‘Why should we care about names?’: the shape-shifting art of Lee Bul

·4-min read

Lee Bul has often found herself caught between opposing forces. Born in South Korea under the dictatorship in 1964, in a small city close to a military base, she witnessed the rapid modernisation of the nation, as well as sweeping political change.

She watched the American Forces Network on television without understanding English. “It has influenced me a lot,” she reflects over Zoom from her studio in Seoul. “I think the boundary between the east and the west is very blurry. It’s just that we are educated to see them as distinct.” She is quietly assertive, and though confident in English, has today chosen to speak through an interpreter to ensure precision in her words. She listens intently as they translate.

One of the foremost South Korean artists of her generation, Lee has spent almost five decades drawing into question the easy categorisations that divide us. In her large-scale sculptures, paintings and installations, she rails against a world that is often carved up into black-and-white distinctions, not only between east and west but between the natural and the artificial, beauty and horror, the old and new.

At times, she has been perceived as an outsider in her home country and abroad. “When I was in my 20s, I was often asked how I could be referencing western art if I was a Korean artist,” she says. “Some people even simply and rudely told me that my work is not Korean, but this shows how easily we identify certain things in such a simplistic way.”

A new series of paintings, titled Perdu in reference to Marcel Proust’s À La Recherche Du Temps Perdu, shimmer with tiny fragments resembling mother of pearl. To create these, Lee lays wooden panels on the floor before applying layers of paint. These are then sanded away to reveal previous colours from below, in a technique that Lee likens to excavation and archaeology.

The resultant paintings are suggestive of everything from an aerial view of a landscape to cellular imagery from inside the human body. Some resemble the sensuous curve of a nude figure. “Some people interpret them as female, but that is just based on an existing idea of how they should look,” she says. “We are now at a stage in society where it’s really ambiguous and difficult to distinguish between male and female. I am developing more towards this direction.”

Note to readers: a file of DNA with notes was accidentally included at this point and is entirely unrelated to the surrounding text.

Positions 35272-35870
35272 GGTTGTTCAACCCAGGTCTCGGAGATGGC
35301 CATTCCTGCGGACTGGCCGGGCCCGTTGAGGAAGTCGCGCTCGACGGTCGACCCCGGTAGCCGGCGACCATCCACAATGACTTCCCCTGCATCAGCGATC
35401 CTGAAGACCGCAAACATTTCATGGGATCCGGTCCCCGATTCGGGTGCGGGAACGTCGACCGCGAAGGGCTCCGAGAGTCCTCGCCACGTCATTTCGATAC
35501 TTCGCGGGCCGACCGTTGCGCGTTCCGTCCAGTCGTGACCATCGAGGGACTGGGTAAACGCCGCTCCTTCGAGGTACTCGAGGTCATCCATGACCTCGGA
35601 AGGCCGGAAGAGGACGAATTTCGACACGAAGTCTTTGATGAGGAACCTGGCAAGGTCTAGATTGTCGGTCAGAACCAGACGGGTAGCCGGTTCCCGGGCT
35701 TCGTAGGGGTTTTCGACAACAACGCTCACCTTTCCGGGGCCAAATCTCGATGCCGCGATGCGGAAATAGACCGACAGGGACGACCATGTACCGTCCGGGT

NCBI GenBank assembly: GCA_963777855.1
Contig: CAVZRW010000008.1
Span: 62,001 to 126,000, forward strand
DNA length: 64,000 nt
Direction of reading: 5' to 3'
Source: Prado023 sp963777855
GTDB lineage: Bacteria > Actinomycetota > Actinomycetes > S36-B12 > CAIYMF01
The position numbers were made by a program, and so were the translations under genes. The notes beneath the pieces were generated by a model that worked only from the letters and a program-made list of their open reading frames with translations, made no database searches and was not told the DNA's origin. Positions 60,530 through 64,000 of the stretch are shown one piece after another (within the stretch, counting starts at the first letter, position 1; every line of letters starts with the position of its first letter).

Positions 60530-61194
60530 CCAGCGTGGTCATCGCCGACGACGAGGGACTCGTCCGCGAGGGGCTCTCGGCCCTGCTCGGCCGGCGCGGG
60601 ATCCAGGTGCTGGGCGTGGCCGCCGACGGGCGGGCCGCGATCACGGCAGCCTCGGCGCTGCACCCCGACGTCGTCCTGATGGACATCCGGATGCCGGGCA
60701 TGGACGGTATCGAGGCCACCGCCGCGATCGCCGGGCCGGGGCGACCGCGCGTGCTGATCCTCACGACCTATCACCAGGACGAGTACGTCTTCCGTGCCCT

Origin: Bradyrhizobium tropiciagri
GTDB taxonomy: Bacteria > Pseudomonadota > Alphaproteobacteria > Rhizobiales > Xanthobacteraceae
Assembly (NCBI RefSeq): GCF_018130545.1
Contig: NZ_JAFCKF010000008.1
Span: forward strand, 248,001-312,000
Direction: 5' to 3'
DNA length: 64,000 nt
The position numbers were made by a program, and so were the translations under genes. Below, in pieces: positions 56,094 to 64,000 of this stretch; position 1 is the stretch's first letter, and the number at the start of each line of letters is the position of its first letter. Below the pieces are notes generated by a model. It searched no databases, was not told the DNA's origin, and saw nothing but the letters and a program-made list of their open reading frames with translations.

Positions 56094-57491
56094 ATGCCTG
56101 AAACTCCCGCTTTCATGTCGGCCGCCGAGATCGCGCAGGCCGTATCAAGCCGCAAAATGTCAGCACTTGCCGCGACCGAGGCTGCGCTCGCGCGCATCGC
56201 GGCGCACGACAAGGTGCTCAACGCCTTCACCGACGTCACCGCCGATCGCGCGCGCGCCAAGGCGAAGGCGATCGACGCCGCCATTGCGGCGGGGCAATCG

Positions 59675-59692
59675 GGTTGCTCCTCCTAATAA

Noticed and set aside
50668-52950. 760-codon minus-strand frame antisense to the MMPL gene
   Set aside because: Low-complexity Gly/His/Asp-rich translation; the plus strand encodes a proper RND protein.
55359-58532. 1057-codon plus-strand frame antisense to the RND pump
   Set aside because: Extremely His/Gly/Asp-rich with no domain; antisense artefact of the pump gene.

As a female artist emerging within a deeply patriarchal society in South Korea, Lee has consistently defied gender norms. During the late 80s, she hung her naked body upside down at a gallery in protest at the country’s abortion ban. In front of a live audience, she recounted a vivid description of the termination of her own pregnancy. Her ordeal ended only when audience members intervened to cut her down. It was a radical, shocking image echoed by her late-90s Cyborg series, in which mutilated, futuristic female bodies were suspended above the ground, part woman and part machine.

Lee reveals she has never described herself as an artist, preferring to call herself an engineer. Constantly shape-shifting, she refuses to be labelled, in life as in her work. “I want to raise the question of whether we should care about naming, which will only make us behave a certain way or fulfil the expectation to be something. This can influence not only our imagination but the formation of our own future.”

Production values: five pieces from the Perdu series

Perdu CLVIII, 2023
The newest Perdu works speak to Lee’s interest in uncovering the artist’s process of production. “I feel that when an image represents the body or another figure, it can often overshadow the production method or the material used because the image itself is too strong. I thought that if I made my images more abstract, I could divide these different forces in a more balanced way.”

Perdu CXXV, 2021
This painting draws on an earlier installation series that used an image of the Zeppelin airship to symbolise a failed vision of the future. “Every now and then I try to use certain familiar images from my own works, although they differ each time, referencing my own recent history.”

Perdu CXVII, 2021
This painting imagines the landscape of an open plain in aerial view, with the pink lines of flight paths tracing journeys near and far. The panels can be combined in different variations. “In several of my recent Perdu pieces, I have not chosen which side should be displayed up or down, and this can be decided by anyone.”

Perdu CXIX, 2021
Lee’s work is often concerned with how power manifests within society. “This piece represents the rise of a power or authority, with the image resembling a monument as it rises up from the ground and takes hold.”

Perdu LIII, 2020 (main image)
Lee Bul often references historical painting styles in her work, while drawing attention to the processes employed by artists in the east and west. “In western art history, panels were put together to create larger-scale pieces like this, while in Asia we also connected screens together to make a bigger image,” says Lee. “But in my case, I wanted to use a steel frame to emphasise the division between the panels and highlight their separation.”

Lee Bul: Perdu is at Thaddaeus Ropac Ely House, London, to 13 May.